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Capello K.,National Reference Center for Rabies
Euro surveillance : bulletin européen sur les maladies transmissibles = European communicable disease bulletin | Year: 2010

Fox rabies re-emerged in northeastern Italy in 2008, in an area bordering Slovenia. In 2009, the infection spread westward to Veneto region and in 2010 to the provinces of Trento and Bolzano. Aerial emergency oral fox vaccination was implemented in the winter 2009-10. Since this vaccination was performed at altitudes below the freezing level, a statistical analysis was conducted to evaluate its impact. Of the foxes sampled following the vaccination campaign, 77% showed a rabies antibody titre of >or=0.5 IU/ml.

Fusaro A.,National Reference Center for Rabies | Monne I.,National Reference Center for Rabies | Salomoni A.,National Reference Center for Rabies | Angot A.,National Reference Center for Rabies | And 9 more authors.
Infection, Genetics and Evolution | Year: 2013

Fox rabies re-emerged in north-eastern Italy at the end of 2008 and circulated until early 2011. As with previous rabies epidemics, the Italian cases were linked to the epidemiological situation in adjacent regions. To obtain a comprehensive picture of the dynamics of the recent Italian epidemic, we performed a detailed evolutionary analysis of RABVs circulating in north-eastern Italy. Sequences were obtained for the hyper-variable region of the nucleoprotein gene, the complete glycoprotein gene, and the intergenic region G-L from 113 selected fox rabies cases. We identified two viral genetic groups, here referred to as Italy-1 and Italy-2. Phylogenetic and phylogeographic analyses revealed that both groups had been circulating in the Western Balkans and Slovenia in previous years and were only later introduced into Italy (into the Friuli Venezia Giulia region-FVG), occupying different areas of the Italian territories. Notably, viruses belonging to the Italy-1 group remained confined to the region of introduction and their spread was minimised by the implementation of oral fox vaccination campaigns. In contrast, Italy-2 viruses spread westward over a territory of 100. km from their first identification in FVG, likely crossing the northern territories where surveillance was inadequate. A genetic sub-group (Italy-2A), characterised by a unique amino acid mutation (D106A) in the N gene, was also observed to occupy a distinct geographic cluster. This molecular epidemiological analysis of the 2008-2011 fox rabies epidemic will contribute to future control programmes both at national and regional levels. In particular, our findings highlight the weaknesses of the national surveillance strategy in the period preceding rabies re-emergence, and of control plans implemented immediately after rabies notification, and underline the need of a coordinated approach at the regional level for both the surveillance and control of wildlife rabies. © 2013 Elsevier B.V.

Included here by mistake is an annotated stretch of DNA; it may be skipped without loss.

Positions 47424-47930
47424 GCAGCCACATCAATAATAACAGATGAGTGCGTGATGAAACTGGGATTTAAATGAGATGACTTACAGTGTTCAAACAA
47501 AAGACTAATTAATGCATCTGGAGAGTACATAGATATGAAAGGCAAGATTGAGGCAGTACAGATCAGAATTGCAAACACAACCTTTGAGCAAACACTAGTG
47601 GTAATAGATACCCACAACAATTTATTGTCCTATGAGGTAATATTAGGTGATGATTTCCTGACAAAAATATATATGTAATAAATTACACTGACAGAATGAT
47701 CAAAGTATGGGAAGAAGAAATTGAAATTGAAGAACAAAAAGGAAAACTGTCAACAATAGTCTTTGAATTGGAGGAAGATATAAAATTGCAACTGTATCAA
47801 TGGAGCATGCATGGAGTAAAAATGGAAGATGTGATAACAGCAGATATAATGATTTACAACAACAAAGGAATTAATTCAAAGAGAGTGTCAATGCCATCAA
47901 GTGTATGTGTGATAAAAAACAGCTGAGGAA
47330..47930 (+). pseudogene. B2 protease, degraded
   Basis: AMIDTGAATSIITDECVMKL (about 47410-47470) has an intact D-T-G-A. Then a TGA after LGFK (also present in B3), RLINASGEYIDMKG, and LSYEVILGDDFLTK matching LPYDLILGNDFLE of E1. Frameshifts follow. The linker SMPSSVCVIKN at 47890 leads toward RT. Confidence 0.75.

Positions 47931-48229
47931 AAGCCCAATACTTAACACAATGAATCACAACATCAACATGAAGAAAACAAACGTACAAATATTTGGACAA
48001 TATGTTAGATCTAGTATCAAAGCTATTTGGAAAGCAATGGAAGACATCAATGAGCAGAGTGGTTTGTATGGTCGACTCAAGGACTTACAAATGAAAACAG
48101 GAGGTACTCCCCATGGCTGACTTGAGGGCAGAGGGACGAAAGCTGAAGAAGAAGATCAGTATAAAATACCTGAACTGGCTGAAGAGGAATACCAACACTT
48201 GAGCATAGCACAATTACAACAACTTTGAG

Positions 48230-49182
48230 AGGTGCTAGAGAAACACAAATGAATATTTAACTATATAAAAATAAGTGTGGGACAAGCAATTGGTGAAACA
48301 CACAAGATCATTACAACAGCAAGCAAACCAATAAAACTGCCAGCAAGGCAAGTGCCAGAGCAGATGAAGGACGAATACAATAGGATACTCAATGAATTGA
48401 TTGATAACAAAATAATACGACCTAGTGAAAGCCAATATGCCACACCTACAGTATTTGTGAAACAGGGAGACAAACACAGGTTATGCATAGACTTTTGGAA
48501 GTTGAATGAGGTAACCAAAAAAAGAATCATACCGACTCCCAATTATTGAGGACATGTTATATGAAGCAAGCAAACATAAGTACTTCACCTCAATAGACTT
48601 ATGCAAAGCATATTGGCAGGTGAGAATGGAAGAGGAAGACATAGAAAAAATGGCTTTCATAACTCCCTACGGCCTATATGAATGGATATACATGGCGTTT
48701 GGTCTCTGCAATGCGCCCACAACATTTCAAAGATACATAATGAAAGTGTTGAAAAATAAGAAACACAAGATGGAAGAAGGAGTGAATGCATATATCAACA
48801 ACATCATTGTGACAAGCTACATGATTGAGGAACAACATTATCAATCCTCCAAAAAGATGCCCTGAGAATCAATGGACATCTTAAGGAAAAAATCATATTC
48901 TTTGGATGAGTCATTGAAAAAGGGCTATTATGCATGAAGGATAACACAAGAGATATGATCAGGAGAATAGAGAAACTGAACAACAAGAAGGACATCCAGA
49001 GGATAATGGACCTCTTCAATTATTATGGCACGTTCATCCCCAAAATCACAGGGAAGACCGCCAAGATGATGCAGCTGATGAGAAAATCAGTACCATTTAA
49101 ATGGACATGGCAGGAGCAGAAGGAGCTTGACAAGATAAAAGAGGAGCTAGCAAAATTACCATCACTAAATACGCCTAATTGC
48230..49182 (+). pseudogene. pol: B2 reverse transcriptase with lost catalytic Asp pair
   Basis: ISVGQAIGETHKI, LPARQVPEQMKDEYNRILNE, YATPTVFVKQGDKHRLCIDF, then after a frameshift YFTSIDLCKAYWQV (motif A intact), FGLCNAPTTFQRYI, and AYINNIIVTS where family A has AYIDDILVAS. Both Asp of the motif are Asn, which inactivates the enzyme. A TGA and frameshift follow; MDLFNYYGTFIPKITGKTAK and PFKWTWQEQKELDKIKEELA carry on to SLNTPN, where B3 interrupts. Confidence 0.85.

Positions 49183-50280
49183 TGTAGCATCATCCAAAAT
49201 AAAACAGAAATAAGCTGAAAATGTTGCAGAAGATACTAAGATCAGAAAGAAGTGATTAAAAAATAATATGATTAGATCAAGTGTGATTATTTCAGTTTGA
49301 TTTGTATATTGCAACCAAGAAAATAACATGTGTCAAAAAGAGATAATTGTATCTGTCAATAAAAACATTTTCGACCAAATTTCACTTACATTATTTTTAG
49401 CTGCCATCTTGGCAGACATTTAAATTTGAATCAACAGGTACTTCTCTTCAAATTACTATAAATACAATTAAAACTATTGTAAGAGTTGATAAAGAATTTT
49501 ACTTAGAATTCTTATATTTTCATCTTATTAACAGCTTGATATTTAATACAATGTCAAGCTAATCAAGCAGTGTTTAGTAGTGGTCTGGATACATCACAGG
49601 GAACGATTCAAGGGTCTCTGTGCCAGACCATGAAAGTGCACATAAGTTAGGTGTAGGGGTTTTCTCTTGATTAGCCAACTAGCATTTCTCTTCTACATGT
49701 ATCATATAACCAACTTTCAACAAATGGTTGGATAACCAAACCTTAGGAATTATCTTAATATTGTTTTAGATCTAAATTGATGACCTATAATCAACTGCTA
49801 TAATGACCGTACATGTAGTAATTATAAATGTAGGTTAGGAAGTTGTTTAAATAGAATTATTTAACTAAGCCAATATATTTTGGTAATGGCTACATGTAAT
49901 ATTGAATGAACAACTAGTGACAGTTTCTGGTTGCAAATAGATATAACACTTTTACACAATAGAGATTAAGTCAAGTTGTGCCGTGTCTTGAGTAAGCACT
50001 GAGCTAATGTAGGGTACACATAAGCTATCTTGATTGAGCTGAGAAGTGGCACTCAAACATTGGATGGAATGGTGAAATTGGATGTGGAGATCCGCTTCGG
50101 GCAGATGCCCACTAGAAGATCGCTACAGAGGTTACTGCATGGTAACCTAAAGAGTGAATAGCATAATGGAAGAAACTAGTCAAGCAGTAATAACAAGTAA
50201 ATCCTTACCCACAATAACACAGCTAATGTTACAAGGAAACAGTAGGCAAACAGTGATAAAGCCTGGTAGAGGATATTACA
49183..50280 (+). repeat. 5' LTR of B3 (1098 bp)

De Benedictis P.,National Reference Center for Rabies | Sow A.,Laboratoire National dElevage | Fusaro A.,National Reference Center for Rabies | Veggiato C.,National Reference Center for Rabies | And 5 more authors.
Zoonoses and Public Health | Year: 2010

Genetic characterization of 32 canine rabies viruses circulating in Burkina Faso in 2007 identified two clades both belonging to the Africa 2 lineage. Sequence homology data suggest that transboundary spread is the most likely means of introduction, highlighting an evolving epidemiological situation. © 2009 Blackwell Verlag GmbH.

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